Children ask why all the time to understand the world. Adults ask why far less often, partly because we already know a lot, but partly because we suppose we should already know a lot. Asking “why” might sound silly. But we have a lot to learn from the purity of children, especially because some questions we can only answer when we gain the adult perspective on life.
If someone asks you why you are doing any particular action, you can usually give a reason. You are making a call because you want to arrange a work meeting. You are taking on running shoes because you go to do sport. There are clear short-term reasons behind immediate actions. Most likely you will be able to explain why you are doing most of the regular activities that occupy most of your time. You work to earn money and recognition, you do sports to keep fit and have fun. You clearly have some mid-term goals.
Now connect the dots. You are making a call to arrange a work meeting to earn money and recognition. You take on the running shoes to do sport in order to keep fit and have fun. To succeed, we choose appropriate short-term actions to achieve our mid-term goals. In the same fashion, the mid-term goals should be based on our long-term goals and those are derived from our purpose of life. But in case we don’t know our purpose of life, we can hardly choose the right goals and subsequently the correct actions. Without clear direction, we waste energy going back and forth but don’t arrive anywhere. Without a purpose we lack focus and get bogged down in unimportant activities. We then struggle to find out why the joys from fulfilling our goals still do not make us feel entirely happy about our life. Living without a meaning indeed is quite meaningless.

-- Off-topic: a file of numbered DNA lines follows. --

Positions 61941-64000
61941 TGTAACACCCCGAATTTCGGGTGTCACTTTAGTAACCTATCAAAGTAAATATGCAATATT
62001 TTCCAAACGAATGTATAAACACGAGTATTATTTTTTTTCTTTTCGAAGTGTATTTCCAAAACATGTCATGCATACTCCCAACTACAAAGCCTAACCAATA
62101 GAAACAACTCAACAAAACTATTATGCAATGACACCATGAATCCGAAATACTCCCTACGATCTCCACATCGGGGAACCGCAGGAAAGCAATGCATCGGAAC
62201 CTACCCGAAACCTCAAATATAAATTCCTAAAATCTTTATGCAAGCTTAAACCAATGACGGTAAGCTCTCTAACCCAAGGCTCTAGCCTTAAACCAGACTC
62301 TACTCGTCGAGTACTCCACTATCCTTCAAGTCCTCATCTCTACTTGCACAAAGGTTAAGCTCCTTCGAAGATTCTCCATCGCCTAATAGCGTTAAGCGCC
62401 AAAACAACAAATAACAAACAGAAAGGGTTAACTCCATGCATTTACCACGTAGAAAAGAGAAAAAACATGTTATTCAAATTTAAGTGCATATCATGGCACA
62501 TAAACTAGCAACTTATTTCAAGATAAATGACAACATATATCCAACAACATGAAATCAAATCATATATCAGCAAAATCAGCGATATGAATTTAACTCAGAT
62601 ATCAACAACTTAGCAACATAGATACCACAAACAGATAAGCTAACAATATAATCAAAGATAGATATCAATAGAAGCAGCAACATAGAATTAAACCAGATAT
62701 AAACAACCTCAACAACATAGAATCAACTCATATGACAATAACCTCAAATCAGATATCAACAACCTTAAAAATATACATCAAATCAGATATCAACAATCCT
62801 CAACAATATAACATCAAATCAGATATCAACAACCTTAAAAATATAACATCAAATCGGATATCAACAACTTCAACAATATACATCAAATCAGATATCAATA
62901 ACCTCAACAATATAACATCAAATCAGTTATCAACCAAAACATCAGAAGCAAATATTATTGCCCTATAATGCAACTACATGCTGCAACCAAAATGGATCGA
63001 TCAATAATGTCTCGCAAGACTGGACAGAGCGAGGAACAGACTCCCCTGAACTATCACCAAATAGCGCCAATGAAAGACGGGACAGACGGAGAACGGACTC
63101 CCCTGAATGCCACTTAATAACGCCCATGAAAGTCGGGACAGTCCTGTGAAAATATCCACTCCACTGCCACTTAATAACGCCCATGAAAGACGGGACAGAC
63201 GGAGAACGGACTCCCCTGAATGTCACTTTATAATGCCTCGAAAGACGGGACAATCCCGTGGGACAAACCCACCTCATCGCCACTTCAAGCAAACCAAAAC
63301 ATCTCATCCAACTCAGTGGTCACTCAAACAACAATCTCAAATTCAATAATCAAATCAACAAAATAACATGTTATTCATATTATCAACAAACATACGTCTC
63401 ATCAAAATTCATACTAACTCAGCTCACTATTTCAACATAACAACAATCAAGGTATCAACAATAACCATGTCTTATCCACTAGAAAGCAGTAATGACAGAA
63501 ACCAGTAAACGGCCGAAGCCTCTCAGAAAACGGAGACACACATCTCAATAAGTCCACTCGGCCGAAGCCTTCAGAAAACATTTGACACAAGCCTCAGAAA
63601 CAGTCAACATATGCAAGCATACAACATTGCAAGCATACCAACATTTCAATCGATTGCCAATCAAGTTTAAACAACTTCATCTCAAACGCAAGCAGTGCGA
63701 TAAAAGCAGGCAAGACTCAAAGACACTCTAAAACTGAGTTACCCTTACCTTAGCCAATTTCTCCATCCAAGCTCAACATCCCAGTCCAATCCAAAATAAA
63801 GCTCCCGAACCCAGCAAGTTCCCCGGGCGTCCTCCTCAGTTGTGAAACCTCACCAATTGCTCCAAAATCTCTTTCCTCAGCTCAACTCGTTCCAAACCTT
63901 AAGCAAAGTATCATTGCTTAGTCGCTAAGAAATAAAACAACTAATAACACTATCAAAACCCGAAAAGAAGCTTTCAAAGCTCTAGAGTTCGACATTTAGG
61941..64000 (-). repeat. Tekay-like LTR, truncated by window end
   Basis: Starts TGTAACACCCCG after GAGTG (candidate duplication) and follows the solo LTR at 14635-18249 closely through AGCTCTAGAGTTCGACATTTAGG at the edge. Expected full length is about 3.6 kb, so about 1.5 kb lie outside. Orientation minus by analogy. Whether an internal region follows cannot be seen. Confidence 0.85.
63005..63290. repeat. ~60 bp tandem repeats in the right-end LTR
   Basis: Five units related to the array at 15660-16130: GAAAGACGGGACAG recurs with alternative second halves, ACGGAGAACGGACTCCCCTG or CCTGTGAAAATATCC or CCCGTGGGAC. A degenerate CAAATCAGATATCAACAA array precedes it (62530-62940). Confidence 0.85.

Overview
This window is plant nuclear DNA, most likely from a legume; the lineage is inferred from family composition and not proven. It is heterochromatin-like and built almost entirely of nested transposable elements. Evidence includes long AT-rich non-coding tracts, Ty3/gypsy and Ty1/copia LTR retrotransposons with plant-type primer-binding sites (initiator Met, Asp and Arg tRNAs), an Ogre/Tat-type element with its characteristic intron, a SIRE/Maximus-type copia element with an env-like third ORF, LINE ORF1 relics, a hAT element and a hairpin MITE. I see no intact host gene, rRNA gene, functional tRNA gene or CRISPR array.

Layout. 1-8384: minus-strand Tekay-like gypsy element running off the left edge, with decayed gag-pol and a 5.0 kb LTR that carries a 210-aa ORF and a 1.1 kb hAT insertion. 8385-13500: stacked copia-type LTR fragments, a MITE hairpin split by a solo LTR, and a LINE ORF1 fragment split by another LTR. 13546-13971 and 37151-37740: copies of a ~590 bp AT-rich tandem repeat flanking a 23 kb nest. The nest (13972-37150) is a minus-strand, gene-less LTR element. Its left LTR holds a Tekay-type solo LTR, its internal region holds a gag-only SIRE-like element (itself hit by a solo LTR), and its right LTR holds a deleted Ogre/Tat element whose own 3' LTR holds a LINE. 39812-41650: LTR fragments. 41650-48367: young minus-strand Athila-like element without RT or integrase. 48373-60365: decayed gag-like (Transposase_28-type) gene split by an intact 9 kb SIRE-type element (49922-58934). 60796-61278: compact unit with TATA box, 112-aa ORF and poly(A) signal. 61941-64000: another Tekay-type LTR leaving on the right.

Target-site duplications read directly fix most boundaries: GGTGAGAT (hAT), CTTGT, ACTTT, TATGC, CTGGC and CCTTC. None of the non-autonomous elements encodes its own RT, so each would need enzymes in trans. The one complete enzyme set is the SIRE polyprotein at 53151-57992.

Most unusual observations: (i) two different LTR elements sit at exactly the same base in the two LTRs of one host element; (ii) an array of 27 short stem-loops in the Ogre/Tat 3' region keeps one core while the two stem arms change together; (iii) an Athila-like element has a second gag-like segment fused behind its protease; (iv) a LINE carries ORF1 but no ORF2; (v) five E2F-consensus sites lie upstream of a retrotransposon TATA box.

Purpose makes life so much easier. Knowing purpose helps you prioritize. Having purpose keeps you alive when times are tough1. Achieving purpose makes you happy. As Nietzsche said, “He who has a why to live for can bare almost any how”.
- For example Viktor Frankl in his famous book Man’s Search for Meaning points out that jews who had some purpose in life were much more likely to survive concentration camps than those without a purpose ↩